Book #64

The Black Dog by Kevin Bridges


Declan dreams of becoming a writer. It's a dream that helps him escape the realities of his life - going through the motions at college and stacking supermarket shelves part-time, whilst fighting a battle with the ever-darkening thoughts in his head.

He has his pet Labrador for companionship and his best friend-turned-mentor, a pseudo-intellectual who works as a greenskeeper at the local municipal golf course, both of which help keep the worst of his anxieties at bay. But following a drunken row with local gangsters, Declan's worries threaten to spiral out of control.

James Cavani - Declan's idol and his hometown's claim to fame - is a renowned writer, director and actor. But despite his success, his past hasn't relinquished its hold of him, and through his younger sister's battle with drug addiction, he finds himself returning to a world he thought he had escaped.

At face value, their lives couldn't be more different, but perhaps fate has a way of bringing kindred spirits together - and perhaps each holds the other's redemption in their hands.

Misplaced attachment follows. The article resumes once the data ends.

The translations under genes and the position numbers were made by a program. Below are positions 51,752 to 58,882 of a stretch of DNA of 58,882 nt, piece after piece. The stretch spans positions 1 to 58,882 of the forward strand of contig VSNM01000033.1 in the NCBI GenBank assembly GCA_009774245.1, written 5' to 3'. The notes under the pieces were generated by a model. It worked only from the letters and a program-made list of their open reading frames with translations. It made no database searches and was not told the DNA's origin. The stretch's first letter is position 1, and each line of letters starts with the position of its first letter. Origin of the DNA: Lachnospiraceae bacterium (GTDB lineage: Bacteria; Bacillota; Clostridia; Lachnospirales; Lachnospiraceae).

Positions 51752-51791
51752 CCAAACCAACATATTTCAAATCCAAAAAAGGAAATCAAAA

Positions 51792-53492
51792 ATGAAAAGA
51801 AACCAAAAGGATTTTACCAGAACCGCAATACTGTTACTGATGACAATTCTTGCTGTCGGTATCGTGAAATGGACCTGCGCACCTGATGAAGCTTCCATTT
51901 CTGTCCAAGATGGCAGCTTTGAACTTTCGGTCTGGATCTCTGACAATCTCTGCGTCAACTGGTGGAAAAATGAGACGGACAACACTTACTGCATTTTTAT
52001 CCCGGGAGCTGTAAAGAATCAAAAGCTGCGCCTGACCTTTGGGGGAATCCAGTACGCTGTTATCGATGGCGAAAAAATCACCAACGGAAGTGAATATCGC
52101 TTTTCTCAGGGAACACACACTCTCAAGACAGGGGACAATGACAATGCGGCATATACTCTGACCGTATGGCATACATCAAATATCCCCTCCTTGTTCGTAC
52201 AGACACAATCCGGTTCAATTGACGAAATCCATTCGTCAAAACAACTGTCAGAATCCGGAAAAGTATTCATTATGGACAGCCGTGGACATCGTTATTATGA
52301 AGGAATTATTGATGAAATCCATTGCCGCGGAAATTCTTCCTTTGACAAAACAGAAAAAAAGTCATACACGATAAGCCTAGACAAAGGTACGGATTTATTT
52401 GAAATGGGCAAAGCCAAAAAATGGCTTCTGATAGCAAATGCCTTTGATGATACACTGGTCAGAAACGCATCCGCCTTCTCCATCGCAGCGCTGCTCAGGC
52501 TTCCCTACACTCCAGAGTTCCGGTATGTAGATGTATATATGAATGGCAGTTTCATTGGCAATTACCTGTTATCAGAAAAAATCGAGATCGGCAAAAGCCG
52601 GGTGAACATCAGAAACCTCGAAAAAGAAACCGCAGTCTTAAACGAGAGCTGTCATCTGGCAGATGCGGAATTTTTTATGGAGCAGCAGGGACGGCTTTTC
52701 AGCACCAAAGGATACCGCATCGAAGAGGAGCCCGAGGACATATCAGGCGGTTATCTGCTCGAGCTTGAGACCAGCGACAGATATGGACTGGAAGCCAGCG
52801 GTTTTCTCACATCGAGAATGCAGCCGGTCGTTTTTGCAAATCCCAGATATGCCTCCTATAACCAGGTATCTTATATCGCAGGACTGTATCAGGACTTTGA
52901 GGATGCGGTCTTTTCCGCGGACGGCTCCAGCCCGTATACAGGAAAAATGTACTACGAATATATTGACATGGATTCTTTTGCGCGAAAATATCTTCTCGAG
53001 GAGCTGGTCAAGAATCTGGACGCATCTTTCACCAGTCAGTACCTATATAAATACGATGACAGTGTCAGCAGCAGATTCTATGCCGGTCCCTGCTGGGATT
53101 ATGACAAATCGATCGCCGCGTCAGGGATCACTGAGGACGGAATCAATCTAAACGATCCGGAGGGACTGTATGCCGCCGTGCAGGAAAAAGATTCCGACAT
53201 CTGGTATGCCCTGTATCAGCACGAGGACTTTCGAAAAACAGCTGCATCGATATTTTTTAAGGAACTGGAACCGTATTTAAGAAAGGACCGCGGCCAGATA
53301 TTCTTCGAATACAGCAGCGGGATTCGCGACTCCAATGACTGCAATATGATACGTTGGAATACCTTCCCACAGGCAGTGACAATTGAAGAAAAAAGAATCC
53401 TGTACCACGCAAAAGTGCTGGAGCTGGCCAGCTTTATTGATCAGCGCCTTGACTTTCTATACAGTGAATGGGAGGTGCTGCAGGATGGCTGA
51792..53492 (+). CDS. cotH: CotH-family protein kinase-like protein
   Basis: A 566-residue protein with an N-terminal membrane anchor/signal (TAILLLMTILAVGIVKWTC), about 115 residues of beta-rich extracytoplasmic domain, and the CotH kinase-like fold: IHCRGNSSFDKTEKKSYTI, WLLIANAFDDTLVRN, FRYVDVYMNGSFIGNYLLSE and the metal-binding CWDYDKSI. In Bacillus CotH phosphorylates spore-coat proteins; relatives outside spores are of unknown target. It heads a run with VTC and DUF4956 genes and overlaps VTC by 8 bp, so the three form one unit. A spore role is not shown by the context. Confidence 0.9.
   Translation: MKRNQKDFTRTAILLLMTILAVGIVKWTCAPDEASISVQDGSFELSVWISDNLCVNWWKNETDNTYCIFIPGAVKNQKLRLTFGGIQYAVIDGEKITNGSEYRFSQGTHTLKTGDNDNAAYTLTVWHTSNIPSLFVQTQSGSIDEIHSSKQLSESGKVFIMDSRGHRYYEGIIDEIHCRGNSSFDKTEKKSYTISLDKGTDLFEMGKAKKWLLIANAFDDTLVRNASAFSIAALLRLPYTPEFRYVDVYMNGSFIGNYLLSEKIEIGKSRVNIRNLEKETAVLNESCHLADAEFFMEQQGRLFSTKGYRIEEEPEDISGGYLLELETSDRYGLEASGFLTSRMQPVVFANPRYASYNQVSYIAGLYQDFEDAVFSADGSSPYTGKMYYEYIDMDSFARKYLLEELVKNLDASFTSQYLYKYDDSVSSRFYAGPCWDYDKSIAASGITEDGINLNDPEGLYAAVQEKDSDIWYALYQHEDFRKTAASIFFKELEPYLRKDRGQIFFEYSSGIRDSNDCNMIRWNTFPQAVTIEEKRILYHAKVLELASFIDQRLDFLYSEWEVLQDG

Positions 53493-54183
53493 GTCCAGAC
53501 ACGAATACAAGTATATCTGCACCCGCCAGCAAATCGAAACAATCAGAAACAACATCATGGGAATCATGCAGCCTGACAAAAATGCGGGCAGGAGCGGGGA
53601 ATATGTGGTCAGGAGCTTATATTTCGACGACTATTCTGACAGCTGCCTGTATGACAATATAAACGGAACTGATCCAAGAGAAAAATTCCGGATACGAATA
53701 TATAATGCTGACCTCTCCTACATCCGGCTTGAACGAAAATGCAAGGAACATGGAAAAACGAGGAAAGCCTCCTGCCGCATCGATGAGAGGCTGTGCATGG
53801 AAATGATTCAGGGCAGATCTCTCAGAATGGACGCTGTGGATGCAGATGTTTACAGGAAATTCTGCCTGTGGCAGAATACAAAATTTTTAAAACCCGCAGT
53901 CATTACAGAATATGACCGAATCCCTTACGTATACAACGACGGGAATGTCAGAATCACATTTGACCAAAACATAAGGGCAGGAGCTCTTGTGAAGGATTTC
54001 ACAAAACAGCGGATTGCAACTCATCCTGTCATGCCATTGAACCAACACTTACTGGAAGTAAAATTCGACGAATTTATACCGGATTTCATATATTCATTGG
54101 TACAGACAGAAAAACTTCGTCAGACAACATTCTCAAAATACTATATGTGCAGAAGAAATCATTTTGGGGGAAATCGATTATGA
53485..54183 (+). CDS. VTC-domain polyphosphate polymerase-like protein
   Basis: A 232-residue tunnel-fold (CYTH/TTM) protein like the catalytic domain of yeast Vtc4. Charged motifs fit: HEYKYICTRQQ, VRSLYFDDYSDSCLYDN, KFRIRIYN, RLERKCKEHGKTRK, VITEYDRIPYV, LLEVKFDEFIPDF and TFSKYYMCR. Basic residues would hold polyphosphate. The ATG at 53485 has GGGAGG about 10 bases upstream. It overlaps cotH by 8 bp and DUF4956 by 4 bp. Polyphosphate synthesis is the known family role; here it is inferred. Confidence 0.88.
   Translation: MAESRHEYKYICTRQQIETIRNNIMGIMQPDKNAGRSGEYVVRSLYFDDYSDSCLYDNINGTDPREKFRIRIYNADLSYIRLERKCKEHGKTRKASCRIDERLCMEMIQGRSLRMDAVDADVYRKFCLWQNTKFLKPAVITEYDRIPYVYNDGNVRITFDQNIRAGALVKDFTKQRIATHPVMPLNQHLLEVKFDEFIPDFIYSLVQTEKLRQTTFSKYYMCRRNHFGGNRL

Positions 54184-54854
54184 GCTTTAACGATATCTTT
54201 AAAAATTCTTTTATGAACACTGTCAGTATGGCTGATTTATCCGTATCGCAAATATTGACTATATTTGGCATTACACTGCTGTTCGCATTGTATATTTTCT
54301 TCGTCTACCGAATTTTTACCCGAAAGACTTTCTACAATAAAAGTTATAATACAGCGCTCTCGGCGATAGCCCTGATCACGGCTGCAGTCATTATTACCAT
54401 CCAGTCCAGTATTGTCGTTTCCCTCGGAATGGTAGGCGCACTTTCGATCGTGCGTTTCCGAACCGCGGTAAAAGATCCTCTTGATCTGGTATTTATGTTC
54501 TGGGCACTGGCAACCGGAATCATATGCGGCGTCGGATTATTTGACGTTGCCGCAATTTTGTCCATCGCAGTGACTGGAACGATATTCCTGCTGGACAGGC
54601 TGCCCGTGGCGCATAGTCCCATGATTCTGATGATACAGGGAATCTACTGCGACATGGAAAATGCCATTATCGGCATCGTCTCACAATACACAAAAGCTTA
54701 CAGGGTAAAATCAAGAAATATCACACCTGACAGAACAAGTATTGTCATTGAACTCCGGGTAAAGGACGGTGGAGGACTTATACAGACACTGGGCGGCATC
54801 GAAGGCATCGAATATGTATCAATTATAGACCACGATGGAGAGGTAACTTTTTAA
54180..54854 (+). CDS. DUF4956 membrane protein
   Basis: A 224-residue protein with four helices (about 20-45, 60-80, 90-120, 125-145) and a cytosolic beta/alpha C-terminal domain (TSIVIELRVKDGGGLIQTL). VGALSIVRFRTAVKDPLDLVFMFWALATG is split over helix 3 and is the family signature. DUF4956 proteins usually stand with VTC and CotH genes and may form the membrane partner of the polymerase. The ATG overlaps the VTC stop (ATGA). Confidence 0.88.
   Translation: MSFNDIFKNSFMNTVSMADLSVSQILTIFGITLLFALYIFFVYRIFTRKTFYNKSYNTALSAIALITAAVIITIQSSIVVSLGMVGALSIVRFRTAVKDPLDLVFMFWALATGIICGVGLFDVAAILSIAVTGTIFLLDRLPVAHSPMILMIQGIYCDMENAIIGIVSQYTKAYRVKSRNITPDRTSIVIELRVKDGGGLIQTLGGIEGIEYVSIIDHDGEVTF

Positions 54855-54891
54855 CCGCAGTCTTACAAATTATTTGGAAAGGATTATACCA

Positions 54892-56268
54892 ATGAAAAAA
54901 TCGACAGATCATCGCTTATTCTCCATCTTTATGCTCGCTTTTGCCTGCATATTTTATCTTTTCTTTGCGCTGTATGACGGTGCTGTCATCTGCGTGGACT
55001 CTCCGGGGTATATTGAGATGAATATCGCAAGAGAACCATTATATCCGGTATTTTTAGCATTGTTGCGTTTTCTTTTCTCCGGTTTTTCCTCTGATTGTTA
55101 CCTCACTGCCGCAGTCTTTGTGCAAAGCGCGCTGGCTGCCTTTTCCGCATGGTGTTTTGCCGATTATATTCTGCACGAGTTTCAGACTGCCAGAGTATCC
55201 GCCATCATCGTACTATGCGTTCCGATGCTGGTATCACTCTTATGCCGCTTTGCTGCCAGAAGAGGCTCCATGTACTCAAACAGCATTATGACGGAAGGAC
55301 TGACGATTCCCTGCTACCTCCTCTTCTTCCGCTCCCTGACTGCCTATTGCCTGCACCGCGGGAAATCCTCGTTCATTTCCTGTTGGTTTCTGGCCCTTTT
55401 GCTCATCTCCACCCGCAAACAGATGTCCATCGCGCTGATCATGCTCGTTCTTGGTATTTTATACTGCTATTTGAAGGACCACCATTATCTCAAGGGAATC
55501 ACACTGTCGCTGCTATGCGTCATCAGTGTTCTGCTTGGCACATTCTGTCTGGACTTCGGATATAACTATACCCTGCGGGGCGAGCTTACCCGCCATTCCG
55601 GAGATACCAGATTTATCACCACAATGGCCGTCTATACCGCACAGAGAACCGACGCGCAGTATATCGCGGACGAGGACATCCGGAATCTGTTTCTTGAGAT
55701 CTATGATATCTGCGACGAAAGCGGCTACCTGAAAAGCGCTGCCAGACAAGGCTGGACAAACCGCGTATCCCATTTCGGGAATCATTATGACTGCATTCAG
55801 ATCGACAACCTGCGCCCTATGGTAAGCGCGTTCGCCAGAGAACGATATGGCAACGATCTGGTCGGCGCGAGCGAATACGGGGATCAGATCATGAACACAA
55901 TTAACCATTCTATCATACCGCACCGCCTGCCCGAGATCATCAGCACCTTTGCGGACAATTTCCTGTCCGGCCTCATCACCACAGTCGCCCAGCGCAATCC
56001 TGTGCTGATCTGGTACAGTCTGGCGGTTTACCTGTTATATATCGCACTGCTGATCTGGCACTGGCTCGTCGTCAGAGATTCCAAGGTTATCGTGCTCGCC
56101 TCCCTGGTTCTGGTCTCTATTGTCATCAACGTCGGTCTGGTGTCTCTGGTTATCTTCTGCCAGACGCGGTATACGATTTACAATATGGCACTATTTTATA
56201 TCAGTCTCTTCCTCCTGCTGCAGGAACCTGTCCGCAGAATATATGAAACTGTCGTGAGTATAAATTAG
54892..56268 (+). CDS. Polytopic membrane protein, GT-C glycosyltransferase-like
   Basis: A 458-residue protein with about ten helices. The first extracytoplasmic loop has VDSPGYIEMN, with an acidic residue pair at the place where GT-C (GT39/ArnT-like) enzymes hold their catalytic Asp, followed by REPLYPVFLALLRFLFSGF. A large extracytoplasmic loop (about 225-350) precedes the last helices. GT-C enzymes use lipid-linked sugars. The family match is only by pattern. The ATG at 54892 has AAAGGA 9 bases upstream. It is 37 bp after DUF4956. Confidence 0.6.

One of Glasgow’s most strongly held opinions is that Kevin Bridges is an excellent storyteller. As you sit in the audience at one of his shows, you are being taken on a journey through Kevin’s mind as he weaves hilarious tales for you, bringing you along with him to familiar places and introducing you to people who you would come across anywhere in Scotland.

The Black Dog, his first fiction novel, is no different. We are on our own turf, meeting people who frequent our own pubs. The wee dafty, the big hard man, the bolshy maw, the stricken, the addicted. They are all there, and the social commentary on them, and their situations, is realistic and complex.

I did expect it to be funnier than it was, but there wasn’t much within the plot to be joked about. The first few pages were total carnage, and the type of thing I thought would be projected throughout the novel, but we’re soon dipped into the darkness of Glasgow streets and the dangers lurking around them. The way mental health problems and the culture of working class oppression is depicted was wonderful, yet there’s very little someone can make funny about these themes, so I very quickly had to adjust my expectations.

And although I was eager to find out the fate of our characters, the plot sometimes felt as though it dragged along without purpose. A strong start and an excellent ending, but somewhere in the middle I began to lose concentration.

Despite it all, I enjoyed this one, and I’d be interested to read any other offerings from Bridges. I’ve had a great time today reading reviews slating this book for its bad language and Scottish vernacular - fuckin grow up.